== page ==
Jackie, a 35-year-old Japanese-American woman, has recently felt depressed and isolated. She reports that over the past three months she has had frequent crying spells, trouble sleeping through the night, and difficulty in finding pleasure in the activities she used to enjoy. A few days ago, she visited her family doctor to rule out any underlying physical or medical problems that may be causing her depressive symptoms. None were found. Although some depressive symptoms were observed, the physician did not feel they were notable enough to require medication at the present time. The physician recommended that Jackie seek counseling services to alleviate her symptoms. Hence, Jackie has scheduled an appointment with you.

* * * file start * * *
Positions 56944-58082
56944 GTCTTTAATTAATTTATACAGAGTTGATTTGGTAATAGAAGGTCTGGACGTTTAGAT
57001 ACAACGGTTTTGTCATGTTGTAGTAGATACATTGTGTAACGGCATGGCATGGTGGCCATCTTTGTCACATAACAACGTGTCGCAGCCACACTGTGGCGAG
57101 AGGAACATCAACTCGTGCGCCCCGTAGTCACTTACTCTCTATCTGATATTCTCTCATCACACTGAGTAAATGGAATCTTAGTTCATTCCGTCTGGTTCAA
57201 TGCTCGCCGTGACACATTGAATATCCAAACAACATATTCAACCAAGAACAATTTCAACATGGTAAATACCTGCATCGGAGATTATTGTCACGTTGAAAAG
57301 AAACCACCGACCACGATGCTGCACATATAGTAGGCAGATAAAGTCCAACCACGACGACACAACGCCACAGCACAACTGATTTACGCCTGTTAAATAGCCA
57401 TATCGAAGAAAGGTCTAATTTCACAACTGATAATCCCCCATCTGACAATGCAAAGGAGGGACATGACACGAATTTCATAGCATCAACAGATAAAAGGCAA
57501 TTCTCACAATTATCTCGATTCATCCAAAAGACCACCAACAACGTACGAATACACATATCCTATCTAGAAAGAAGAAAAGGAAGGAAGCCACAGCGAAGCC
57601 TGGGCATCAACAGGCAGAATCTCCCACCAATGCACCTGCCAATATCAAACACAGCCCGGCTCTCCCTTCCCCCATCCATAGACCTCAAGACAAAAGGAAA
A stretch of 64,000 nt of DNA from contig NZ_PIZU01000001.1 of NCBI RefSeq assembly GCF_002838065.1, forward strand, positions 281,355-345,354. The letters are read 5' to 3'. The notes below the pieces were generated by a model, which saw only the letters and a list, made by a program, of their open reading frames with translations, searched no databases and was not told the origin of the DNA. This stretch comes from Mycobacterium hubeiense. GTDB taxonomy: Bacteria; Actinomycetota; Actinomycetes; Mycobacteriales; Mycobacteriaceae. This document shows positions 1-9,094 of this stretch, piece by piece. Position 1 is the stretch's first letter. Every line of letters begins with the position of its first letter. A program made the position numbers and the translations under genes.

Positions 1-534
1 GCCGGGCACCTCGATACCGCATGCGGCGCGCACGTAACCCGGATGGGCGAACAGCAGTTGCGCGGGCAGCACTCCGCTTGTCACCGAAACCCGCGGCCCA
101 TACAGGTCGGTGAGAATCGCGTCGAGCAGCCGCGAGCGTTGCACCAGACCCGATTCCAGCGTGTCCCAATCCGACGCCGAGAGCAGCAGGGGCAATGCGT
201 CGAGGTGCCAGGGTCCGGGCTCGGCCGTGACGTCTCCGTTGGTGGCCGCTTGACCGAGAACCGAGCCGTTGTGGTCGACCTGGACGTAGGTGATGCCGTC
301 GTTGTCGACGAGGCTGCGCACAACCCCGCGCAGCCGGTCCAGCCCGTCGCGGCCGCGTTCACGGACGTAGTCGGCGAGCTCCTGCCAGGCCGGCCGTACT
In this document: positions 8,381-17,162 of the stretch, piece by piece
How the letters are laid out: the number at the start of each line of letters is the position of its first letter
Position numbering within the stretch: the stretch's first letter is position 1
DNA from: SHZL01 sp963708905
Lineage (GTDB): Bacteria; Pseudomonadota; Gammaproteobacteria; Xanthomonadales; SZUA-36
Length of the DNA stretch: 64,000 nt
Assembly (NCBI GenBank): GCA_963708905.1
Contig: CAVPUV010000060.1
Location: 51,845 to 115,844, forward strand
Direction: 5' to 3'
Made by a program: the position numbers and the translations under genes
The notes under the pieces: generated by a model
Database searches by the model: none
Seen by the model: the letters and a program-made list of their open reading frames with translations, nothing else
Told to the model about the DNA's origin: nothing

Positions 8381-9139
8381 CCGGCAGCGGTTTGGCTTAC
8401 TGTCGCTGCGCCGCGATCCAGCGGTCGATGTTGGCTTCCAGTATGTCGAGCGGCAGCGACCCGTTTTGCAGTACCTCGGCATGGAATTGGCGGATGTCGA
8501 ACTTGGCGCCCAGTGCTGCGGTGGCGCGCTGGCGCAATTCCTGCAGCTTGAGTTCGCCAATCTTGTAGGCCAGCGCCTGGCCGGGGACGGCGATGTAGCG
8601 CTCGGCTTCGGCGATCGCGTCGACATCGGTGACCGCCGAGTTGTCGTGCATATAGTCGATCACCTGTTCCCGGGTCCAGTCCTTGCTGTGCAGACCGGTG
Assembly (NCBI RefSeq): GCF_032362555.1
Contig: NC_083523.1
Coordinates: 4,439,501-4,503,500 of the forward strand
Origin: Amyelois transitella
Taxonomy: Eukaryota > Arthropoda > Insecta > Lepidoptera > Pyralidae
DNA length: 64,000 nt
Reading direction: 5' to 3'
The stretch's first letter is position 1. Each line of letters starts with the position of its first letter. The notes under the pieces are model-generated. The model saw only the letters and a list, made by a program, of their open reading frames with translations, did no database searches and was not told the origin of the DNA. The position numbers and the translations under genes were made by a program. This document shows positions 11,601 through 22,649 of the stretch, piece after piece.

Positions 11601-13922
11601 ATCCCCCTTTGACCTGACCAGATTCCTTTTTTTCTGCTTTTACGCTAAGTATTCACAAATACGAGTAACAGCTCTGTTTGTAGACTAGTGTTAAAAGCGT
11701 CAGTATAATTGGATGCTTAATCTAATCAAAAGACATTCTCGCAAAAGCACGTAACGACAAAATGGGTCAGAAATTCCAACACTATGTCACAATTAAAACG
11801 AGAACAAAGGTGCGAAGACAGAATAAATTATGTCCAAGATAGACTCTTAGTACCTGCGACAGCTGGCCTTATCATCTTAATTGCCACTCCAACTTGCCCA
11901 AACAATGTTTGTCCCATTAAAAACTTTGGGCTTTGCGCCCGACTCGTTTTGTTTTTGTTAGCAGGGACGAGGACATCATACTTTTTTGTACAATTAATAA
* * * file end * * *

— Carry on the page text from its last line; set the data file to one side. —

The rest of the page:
During her intake session, Jackie reports feeling depressed and tired on most days. After sustaining an injury to her right ankle eighteen months ago, she became sedentary. This resulted in weight gain of approximately twenty-five pounds. Although her ankle injury has healed, she no longer engages in the physical activity of playing tennis that she once enjoyed. She reports feeling out of shape and is reluctant to take up the sport due to her added weight. She has lost contact with her friends at the tennis club due to her lack of involvement in the sport and reports feeling isolated.
Jackie works at a local home improvement store, a job she used to enjoy. Due to her ankle injury, she no longer works at the cash register but is now at a desk in the back room documenting inventory.
Jackie has two children: a daughter who is ten, and a son who is thirteen. She had them when she was in her early twenties. Jackie reports that she was once very involved with her children’s lives. However, now she has limited energy and is rarely able to fully engage with them or their activities.
Jackie further explains that she wants relief from her depressive symptoms.